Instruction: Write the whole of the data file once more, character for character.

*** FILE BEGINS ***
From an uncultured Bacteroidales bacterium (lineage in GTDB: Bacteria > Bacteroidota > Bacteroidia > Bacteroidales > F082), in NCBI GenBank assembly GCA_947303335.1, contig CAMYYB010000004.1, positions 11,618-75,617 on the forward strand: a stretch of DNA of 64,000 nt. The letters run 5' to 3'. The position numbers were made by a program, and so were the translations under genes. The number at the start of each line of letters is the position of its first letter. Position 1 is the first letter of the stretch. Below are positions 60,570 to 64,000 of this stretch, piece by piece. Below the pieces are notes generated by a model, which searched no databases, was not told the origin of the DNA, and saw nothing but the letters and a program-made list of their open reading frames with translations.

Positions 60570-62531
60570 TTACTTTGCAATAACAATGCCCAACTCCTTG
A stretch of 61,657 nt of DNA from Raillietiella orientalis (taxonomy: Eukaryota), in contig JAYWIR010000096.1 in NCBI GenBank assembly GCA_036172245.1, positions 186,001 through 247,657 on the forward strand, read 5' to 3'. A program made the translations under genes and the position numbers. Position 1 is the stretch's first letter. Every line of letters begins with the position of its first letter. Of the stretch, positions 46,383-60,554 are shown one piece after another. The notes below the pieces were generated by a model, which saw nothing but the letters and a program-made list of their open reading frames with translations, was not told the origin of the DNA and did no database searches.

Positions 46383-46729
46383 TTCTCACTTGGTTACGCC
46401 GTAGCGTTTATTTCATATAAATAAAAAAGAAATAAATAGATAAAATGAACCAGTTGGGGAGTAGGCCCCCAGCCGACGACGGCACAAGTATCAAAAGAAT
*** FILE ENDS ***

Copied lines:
From an uncultured Bacteroidales bacterium (lineage in GTDB: Bacteria > Bacteroidota > Bacteroidia > Bacteroidales > F082), in NCBI GenBank assembly GCA_947303335.1, contig CAMYYB010000004.1, positions 11,618-75,617 on the forward strand: a stretch of DNA of 64,000 nt. The letters run 5' to 3'. The position numbers were made by a program, and so were the translations under genes. The number at the start of each line of letters is the position of its first letter. Position 1 is the first letter of the stretch. Below are positions 60,570 to 64,000 of this stretch, piece by piece. Below the pieces are notes generated by a model, which searched no databases, was not told the origin of the DNA, and saw nothing but the letters and a program-made list of their open reading frames with translations.

Positions 60570-62531
60570 TTACTTTGCAATAACAATGCCCAACTCCTTG
A stretch of 61,657 nt of DNA from Raillietiella orientalis (taxonomy: Eukaryota), in contig JAYWIR010000096.1 in NCBI GenBank assembly GCA_036172245.1, positions 186,001 through 247,657 on the forward strand, read 5' to 3'. A program made the translations under genes and the position numbers. Position 1 is the stretch's first letter. Every line of letters begins with the position of its first letter. Of the stretch, positions 46,383-60,554 are shown one piece after another. The notes below the pieces were generated by a model, which saw nothing but the letters and a program-made list of their open reading frames with translations, was not told the origin of the DNA and did no database searches.

Positions 46383-46729
46383 TTCTCACTTGGTTACGCC
46401 GTAGCGTTTATTTCATATAAATAAAAAAGAAATAAATAGATAAAATGAACCAGTTGGGGAGTAGGCCCCCAGCCGACGACGGCACAAGTATCAAAAGAAT